I admit to having had some hesitancy toward trading during the Asian session. I am less familiar with Japanese monetary policy and the yen. Their central bankers get a lot less play in the business media than central bankers at the Federal Reserve, European Central Bank, or the Bank of England which means reduced insights into Japanese monetary policy. But I find that there is upside that can result from fear: the ever-present opportunity to learn.
The first stop in taking an opportunity to learn included a visit to the Bank of Japan’s website where I identified data on the BOJ’s overnight bank rates. I then compared these rates with the overnight bank rates of the Federal Reserve. Banks with accounts at the Federal Reserve are getting much better rates than those with accounts at the BOJ.
The business media has been reporting on Japan’s sub-zero rate policy for years, heck decades, so there was no surprise on my part when Bloomberg data showed the wide difference in rates between the U.S. and Japan. The 150-point spread between U.S. 10-year government bonds and Japanese 10-year government bonds supported in my mind opportunities for those holding yen to move to the dollar thus increasing dollar demand and driving up the exchange rate between the two currencies.
Business media, in my opinion, paints the USD-JPY pair as volatile which I guess can cause some trepidation for traders trying to guess where the exchange rate is going to go. I am growing increasingly suspect of most business media. I see them more as purveyor of narrative instead of distributor of fact. They are as noisy as their political media cousins and contribute to the noise and trepidation I mentioned earlier.
Fortunately, there are outlets such as Daily FX and FX Street that provide analysis that cuts through the noise. Using analysis from these outlets I was able to establish a probable floor of USD-JPY=112.00 and a probable ceiling of USD-JPY=113.50, betting that during a four-hour contract the exchange rate would exceed 113.20 prior to the contract’s expiration.
My biggest takeaway from last night’s trade was one should not allow fear and lack of knowledge to limit the opportunity to profit. Seek out good information sources and pursue a path of knowledge. Knowledge helps to process out the fear.
As of 10:03 am EST, I haven’t seen any news out of the Bank of England discussing modifications to findings in its August monetary policy report. The current bank rate set by the Bank of England is 0.1% with a target rate of inflation at 2.0%. The Bank of England currently purchases GBP895 million in government bonds in an attempt to keep borrowing rates low for consumers and businesses.
The Bank of England expects inflation to continue rising over the Bank’s current 2.0% target for the next two years before falling back to the target.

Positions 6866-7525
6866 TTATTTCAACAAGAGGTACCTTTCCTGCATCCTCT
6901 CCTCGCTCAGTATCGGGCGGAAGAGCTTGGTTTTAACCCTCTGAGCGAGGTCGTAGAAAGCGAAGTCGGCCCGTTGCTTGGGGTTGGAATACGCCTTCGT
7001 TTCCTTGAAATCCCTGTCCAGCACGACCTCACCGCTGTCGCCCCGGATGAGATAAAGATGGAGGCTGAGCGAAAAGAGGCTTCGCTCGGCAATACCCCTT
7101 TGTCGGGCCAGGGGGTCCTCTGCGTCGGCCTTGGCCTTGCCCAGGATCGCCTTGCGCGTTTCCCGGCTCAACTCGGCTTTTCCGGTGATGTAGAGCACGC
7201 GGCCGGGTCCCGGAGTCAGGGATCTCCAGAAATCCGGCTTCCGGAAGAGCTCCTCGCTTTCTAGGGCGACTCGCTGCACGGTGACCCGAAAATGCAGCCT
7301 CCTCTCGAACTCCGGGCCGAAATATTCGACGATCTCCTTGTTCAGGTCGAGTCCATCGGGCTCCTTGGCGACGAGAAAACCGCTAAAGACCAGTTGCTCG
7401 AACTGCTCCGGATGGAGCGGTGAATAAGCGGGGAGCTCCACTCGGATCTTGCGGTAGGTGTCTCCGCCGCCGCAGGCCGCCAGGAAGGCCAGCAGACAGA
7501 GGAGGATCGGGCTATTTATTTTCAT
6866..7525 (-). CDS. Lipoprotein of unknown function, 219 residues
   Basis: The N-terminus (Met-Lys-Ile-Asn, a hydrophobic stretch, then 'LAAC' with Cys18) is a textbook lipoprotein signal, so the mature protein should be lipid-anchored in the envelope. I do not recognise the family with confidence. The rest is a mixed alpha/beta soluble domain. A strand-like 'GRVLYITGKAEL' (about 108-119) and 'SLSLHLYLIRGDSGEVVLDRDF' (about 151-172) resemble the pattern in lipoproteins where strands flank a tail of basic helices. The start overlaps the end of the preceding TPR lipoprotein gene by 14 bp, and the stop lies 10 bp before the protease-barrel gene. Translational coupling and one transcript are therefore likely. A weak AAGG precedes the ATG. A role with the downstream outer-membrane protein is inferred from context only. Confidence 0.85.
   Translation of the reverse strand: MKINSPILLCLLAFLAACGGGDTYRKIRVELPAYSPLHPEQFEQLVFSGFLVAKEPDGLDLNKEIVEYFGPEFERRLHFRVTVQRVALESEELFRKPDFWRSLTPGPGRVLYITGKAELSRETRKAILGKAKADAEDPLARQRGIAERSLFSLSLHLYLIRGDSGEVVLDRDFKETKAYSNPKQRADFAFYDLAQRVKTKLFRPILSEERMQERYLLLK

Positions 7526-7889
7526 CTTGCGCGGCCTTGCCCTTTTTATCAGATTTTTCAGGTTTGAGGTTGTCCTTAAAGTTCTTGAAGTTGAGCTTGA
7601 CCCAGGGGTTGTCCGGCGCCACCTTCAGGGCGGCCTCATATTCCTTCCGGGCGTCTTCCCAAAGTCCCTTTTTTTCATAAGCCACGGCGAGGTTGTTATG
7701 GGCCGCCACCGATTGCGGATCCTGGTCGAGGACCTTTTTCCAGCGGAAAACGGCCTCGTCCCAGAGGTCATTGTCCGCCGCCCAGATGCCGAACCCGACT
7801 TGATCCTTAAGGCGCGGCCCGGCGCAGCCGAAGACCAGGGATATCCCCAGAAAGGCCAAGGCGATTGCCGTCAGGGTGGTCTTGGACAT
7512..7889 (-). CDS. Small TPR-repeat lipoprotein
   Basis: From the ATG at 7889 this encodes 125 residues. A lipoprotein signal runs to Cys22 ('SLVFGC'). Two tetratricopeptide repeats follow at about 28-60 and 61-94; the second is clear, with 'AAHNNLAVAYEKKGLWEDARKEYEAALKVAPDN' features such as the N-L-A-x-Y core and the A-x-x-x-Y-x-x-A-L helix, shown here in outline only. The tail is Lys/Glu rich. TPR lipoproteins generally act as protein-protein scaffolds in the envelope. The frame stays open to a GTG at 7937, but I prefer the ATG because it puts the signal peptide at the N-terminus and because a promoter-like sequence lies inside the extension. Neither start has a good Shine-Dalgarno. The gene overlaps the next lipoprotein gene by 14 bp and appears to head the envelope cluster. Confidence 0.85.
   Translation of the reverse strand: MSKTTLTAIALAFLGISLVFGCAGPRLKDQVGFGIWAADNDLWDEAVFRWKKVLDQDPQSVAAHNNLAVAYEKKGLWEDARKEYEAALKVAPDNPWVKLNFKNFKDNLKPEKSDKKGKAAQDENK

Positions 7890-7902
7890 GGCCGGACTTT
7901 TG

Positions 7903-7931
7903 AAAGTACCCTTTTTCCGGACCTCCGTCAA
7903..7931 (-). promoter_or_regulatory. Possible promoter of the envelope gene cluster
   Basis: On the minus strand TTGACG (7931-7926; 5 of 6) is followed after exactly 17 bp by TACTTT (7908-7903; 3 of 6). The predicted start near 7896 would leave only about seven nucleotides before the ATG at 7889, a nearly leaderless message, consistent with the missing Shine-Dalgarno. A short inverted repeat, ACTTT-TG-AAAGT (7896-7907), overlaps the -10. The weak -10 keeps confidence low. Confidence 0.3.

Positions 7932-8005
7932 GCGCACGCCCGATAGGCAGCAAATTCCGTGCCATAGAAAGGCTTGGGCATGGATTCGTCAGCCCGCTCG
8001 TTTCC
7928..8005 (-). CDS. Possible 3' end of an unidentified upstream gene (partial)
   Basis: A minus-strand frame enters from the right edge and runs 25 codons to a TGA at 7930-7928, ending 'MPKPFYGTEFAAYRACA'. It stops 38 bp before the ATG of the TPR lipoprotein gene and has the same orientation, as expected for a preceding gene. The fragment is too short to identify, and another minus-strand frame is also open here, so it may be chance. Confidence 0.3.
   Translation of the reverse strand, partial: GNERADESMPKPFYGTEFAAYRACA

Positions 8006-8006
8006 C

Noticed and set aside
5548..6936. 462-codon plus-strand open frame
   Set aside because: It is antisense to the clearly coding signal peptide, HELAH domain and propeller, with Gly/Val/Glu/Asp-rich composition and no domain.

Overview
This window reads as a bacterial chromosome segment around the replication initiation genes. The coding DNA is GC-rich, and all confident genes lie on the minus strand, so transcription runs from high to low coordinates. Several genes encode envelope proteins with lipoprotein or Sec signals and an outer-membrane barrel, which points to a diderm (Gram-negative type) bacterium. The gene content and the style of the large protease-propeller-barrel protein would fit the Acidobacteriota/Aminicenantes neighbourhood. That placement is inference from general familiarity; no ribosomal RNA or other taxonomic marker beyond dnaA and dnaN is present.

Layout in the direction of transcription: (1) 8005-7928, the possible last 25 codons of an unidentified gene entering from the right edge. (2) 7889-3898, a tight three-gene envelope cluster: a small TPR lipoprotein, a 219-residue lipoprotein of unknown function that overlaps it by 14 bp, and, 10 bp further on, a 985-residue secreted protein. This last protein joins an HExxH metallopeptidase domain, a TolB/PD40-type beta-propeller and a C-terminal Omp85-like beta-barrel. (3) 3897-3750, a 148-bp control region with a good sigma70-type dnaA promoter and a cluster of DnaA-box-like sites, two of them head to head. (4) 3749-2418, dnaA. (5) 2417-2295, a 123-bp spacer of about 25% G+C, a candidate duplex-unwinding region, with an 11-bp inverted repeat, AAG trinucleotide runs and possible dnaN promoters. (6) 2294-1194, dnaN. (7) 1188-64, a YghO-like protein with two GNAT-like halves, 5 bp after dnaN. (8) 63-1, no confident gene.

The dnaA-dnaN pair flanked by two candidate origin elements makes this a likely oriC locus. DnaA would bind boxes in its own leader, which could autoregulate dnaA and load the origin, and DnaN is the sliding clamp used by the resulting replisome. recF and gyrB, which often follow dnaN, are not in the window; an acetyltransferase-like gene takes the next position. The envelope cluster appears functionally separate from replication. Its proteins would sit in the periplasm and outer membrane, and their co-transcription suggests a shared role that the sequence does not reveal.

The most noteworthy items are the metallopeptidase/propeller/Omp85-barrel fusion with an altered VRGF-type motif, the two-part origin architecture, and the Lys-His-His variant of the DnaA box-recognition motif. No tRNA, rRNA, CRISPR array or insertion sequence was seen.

OANDA reports a .41% increase in the GBP-USD exchange rate between 30 August and 7 September with an exchange rate of 1.3839 as of 10:03 am EST. As of 10:17 am EST, Reuters reports an exchange rate of 1.3780 while Bloomberg reports an exchange rate of 1.3787.
There is a hearing scheduled at 11:00 am EST on 8 September 2021 to discuss the Bank of England’s August monetary policy report. The London market closes today at 11:30 am EST.
Please support my efforts by making a donation via PayPal or visiting our advertisers.
In the news …
According to preliminary statistics, outstanding aggregate financing to the real economy (AFRE) reached RMB289.74 trillion at end-January, increasing 13 percent year on year. Report on Aggregate Financing to the Real Economy (Stock) (January 2021) (pbc.gov.cn)
According to preliminary statistics, the aggregate financing to the real economy (AFRE) (flow) was RMB5.17 trillion in January 2021, up RMB120.7 billion year on year (y-o-y). Report on Aggregate Financing to the Real Economy (Flow) (January 2021) (pbc.gov.cn)
Consolidated financial statement of the Euro System. Consolidated financial statement of the Eurosystem (europa.eu)
The European Central Bank (ECB) announces today that it will begin publishing aggregate results of its Survey of Monetary Analysts (SMA) in June 2021. The survey, an ECB staff-level exercise, collects information on market participants’ expectations about the future evolution of key monetary policy parameters, financial market variables and the economy. The survey runs eight times a year and is aligned with the six-week schedule of the monetary policy meetings of the Governing Council. ECB to publish results of the Survey of Monetary Analysts (europa.eu)
The Bank and FCA held a consultation with FMIs and reviewed their co-operation regarding market infrastructure – seeking in particular feedback on how the authorities had co-operated during the Covid market events of Spring 2020. The authorities concluded that the MoU’s arrangements for co-operation remain effective, with appropriate co-ordination and no material duplication. Industry respondents acknowledged the efforts made on co-operation and the Bank and FCA remain committed to effective co-operation. Update on Bank of England and Financial Conduct Authority Memorandum of Understanding on the supervision of market infrastructure and payment systems | Bank of England
Reserve Bank of Australia releases official reserve assets picture. Official Reserve Assets – January 2021 | RBA
10 February 2021, 4:08 am EST